Gordon Brown has claimed to issue his vision of Britain, in his Observer interview today. There are slightly warmer words for those of us who believe in defending and strengthening our civil liberties, with a promise that ID cards will not be compulsory. Why not just drop them altogether, as an unwanted expense and a temptation to government to intrude too far? Why not introduce proper border controls, and use the passport and visa system, to deal with immigration?
In contrast there are tough words for those who want to preserve Englands green and pleasant land ?? or what remains of it. Mr Brown has decided his crusade is to go to war with the Nimbys, using a highly overcentralised and bossy state to drive through new houses, nuclear power stations, new runways and eventually new train lines. He thinks he can make himself more popular by announcing unpopular decisions. It is an unusual approach.
Readers of this blog will know that I think Mr Brown is fighting yesterdays war on housing in the wrong way, instead of fighting todays war the right way. The issue today is not how to expand the supply of new housing, but how to stabilise the market in second hand homes. If he does not succeed in protecting the UK housing market from the credit crunch, housebuilders will not want to build all the extra homes in Mr Browns 12 year plan.
Mr Brown tries to create the impression that the credit crunch is made in the USA. He needs to recognise that the run on Northern Rock was made in the UK. It is banks based in London and regulated in London that are having to pull in their horns after a period of easy money and excess which occurred during his time as Chancellor. Today Mr Brown needs to come up with the right mixture of regulatory reform and money easing to prevent the credit crunch pushing house prices down too far too fast and undermining his hopes for new homes.
He also needs to understand that in many constituencies that Labour needs to hold in the suburbs and the countryside in England there are strong feelings that communities can only take so much extra development. There is growing resentment at the way large scale high density development is pushed onto reluctant communities by the centre. Trying to trap the Tories over Nimbyism is a very high risk strategy at the best of times. It is particularly silly at a time when government can force through the planning permission but cannot force a housebuilding industry under pressure to build on the scale Mr Brown thinks is needed.
Mr Brown is right that the UK is short of transport capacity of all kinds. It has become so because this Labour government has failed to initiate any major new project to expand rail, road or air capacity. They have completed the Channel tunnel rail link they inherited, but precious little else.
Readers of this blog will know that I pursued their last announcement that they intended to build Crossrail, only to discover that they are not going to make the final decision about it this Parliament. I doubt if anything has changed, and assume this is another re-announcement of the same lack of progress. Their much publicised difficulties with engineering works on the West coast mainline over Christmas will not encourage them to try to speed up rail improvements, against the background of poor performance and a shortage of trained staff.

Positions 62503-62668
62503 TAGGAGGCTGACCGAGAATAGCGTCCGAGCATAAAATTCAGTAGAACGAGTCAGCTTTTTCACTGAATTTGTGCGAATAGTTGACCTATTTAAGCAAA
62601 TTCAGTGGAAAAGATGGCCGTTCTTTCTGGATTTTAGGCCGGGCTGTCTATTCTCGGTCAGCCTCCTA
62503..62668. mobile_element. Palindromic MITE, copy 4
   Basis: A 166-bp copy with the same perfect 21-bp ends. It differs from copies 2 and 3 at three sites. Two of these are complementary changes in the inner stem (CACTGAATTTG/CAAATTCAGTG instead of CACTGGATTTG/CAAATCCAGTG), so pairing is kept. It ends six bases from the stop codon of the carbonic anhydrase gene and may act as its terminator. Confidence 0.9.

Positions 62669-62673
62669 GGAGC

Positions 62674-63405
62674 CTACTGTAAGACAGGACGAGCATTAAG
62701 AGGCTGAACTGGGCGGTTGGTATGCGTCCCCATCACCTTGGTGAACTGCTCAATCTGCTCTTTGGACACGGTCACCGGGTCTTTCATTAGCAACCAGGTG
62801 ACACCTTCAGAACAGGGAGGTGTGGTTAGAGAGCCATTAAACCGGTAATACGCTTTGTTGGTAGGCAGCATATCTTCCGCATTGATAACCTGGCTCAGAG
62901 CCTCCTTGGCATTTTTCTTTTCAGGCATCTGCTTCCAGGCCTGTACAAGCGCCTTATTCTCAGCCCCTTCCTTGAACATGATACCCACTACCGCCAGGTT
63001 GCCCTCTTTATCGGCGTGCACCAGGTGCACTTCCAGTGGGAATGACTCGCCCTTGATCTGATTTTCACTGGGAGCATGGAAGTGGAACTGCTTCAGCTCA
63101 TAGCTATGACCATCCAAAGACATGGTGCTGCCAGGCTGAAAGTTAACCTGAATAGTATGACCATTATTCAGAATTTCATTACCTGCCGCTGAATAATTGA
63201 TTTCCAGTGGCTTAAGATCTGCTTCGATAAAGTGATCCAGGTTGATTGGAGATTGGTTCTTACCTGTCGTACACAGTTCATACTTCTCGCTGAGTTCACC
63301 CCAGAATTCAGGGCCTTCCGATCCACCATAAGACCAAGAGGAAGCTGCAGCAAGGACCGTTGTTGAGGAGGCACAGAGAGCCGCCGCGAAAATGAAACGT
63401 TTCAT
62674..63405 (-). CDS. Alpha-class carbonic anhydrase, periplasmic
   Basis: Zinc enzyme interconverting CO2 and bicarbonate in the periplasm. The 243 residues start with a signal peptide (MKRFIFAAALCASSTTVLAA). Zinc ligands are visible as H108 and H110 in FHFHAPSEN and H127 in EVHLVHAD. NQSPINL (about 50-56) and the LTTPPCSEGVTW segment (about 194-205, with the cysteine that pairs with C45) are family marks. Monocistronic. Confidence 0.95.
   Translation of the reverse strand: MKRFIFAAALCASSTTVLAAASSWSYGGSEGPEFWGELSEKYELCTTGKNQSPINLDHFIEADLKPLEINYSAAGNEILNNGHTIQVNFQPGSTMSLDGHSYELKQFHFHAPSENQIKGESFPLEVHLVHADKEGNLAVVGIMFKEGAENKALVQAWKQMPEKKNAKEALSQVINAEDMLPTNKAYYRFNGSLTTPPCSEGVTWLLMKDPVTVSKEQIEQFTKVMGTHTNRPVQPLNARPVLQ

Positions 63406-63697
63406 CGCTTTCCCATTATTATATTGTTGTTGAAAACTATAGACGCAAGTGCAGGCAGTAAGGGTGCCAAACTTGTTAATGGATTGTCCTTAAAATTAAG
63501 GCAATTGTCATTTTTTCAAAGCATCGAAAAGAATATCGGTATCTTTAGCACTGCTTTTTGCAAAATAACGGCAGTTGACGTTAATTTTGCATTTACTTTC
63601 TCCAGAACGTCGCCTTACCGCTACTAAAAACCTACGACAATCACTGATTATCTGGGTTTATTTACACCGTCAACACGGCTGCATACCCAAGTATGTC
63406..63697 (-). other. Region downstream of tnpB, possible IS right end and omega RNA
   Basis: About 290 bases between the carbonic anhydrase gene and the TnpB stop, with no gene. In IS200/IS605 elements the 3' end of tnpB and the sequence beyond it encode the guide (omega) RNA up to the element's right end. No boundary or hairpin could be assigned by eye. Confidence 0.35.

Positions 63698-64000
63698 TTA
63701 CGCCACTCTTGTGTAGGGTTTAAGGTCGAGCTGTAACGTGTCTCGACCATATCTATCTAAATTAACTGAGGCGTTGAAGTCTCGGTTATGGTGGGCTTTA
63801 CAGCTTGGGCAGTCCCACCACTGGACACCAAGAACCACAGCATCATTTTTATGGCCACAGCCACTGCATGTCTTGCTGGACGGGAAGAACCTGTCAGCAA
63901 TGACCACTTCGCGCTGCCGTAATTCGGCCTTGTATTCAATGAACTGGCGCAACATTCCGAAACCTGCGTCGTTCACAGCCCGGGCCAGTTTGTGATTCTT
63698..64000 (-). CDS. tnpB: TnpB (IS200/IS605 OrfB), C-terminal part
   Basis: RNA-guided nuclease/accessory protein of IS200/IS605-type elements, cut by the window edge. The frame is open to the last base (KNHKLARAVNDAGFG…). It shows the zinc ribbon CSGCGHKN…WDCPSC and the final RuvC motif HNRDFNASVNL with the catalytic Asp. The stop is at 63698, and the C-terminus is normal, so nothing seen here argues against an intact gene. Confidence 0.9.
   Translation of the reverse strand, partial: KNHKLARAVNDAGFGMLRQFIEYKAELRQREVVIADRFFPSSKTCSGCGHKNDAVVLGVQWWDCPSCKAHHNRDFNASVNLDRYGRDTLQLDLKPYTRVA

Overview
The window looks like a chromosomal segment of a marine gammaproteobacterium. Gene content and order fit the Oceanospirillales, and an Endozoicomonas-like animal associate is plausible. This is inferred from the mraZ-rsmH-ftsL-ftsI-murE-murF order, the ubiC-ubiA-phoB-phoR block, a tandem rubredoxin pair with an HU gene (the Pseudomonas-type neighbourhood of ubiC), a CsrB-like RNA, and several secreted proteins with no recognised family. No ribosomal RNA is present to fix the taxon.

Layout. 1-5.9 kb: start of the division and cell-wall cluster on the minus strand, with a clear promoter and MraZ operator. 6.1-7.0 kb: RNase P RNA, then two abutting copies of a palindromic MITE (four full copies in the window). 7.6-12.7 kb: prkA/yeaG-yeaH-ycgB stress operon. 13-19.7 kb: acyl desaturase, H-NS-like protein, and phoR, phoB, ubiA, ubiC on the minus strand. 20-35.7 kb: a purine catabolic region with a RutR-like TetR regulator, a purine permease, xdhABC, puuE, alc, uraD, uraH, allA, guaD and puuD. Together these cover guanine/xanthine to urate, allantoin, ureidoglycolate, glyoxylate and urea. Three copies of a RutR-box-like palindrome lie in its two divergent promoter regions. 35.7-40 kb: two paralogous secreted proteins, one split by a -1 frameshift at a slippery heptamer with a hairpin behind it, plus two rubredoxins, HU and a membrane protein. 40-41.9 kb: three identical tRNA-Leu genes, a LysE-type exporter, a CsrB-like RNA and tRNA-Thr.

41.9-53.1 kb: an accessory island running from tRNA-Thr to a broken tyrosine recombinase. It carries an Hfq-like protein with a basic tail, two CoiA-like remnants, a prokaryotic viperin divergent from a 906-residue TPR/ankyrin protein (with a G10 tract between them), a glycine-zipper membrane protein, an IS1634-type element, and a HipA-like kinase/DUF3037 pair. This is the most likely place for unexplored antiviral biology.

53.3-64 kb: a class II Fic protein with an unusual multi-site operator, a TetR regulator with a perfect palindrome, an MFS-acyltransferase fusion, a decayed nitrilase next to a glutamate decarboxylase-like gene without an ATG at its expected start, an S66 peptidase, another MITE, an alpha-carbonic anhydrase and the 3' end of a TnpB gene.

The Prime Minister is also right in realising that we are also short of generating capacity. This island of coal set in a sea of oil and gas did almost run out of energy last winter. This Christmas I was asked to help constituents who had a power cut all Christmas day so they were unable to cook their Christmas dinner. I forget how many times we have heard they are going to take the ??tough?? decision to build nuclear stations. We heard that before the consultation before last, only for them to be defeated by a legal challenge. They had to consult again.
I have regularly suggested they hold a competition between all the low and no carbon technologies for generating power to decide which mixture would give us the best trade off between low cost and good security of supply. Has Mr Brown now got as his command all the figures, so he knows nuclear is the outright winner? How much subsidy ?? or guaranteed carbon price ?? will it take to justify building a new generation of nuclear stations? Will the taxpayer or the electricity consumer pay?
If Mr Brown is to turn this interview into a working vision of the future he needs to have answers to these questions:
1. How much will Crossrail cost? Who will foot the bill? When will the contract be let?
2. How will nuclear power be subsidised or supported to enable it to compete with gas and coal? Why is it better than renewables and other low carbon options?
3. How will he stabilise the residential housing market, so that housebuilders will want to build all the homes he seeks? Will he take seriously the objections of local communities who may have their own views on numbers of new homes and densities? Will he recognise that new homes require new roads, schools and hospitals to sustain them?
It is easy to caricature Mr Browns statement: he wants a UK where you will have to live next door to an expanded airport, or a nuclear power station, or a new housing estate which he intends to drive through regardless of local opinion.
He is right that the UK needs to expand the capacity of its networks. He is wrong to think there are simple top down answers, and to believe that local opinion can be overwhelmed. The art of government is persuasion. More need to be persuaded that the government has the right answers. In the meantime there are many other things that could be done to remedy the transport shortage, the electricity shortage, and the housing problem.